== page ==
Even if there were money to pay for it, the state’s new algebra mandate would still be a bad idea.
ow that the State Board of Education is foolishly requiring every eighth-grader to take algebra, starting in three years, all that remains to be figured out is, how on Earth is this going to happen when so few kids are on track to get there?
The solution, according to state Supt. of Public Instruction Jack O’Connell, is to spend $3.1 billion on a “California Algebra I Success Initiative” that would recruit and train math teachers, lengthen the middle-school day, reduce class sizes in math and so forth.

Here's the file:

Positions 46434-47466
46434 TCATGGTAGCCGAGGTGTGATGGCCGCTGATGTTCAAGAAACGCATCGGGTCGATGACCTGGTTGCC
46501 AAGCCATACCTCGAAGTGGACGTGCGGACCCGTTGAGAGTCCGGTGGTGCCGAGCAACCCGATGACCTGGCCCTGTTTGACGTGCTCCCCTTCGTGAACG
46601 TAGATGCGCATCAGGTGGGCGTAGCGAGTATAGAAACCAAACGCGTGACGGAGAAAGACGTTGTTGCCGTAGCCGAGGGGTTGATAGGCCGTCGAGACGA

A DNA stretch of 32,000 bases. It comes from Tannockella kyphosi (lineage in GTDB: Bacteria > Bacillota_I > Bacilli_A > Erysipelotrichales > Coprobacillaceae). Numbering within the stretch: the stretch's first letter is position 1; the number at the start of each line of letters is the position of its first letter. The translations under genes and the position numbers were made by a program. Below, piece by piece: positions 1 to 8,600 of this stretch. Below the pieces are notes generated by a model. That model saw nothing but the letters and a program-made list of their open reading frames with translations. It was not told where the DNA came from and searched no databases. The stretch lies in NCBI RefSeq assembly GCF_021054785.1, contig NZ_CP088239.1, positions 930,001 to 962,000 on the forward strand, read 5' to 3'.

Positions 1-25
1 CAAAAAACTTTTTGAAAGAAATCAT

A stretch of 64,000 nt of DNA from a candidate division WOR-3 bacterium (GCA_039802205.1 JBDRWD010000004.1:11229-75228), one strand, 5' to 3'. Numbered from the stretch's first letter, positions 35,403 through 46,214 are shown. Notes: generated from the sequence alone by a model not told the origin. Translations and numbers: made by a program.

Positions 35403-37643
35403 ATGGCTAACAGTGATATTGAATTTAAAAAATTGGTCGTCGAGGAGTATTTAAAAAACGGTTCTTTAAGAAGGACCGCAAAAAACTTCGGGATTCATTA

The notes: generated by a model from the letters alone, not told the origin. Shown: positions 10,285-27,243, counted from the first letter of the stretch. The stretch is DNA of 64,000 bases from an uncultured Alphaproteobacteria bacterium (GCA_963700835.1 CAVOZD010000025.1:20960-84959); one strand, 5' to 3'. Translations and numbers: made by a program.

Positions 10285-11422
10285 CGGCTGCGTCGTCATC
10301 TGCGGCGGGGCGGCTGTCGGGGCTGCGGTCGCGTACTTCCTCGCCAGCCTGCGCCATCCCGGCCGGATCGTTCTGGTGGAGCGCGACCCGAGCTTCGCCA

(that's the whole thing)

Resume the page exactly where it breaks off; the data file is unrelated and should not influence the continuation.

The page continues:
The ideas are good enough. Essentially, though, they’re a political ball tossed to Gov. Arnold Schwarzenegger, who pushed for the eighth-grade requirement. (O’Connell opposed it.) The governor took on the easy part of school reform, in which he got to call for an unrealistic standard and proclaim that California was the first in the land with such high expectations. Will he now refuse to pay for the math requirement that he said was so necessary? That’s a possibility. The algebra funding would add about 5% to the state’s total allocation for public education, money that is not readily available even in a good budget year.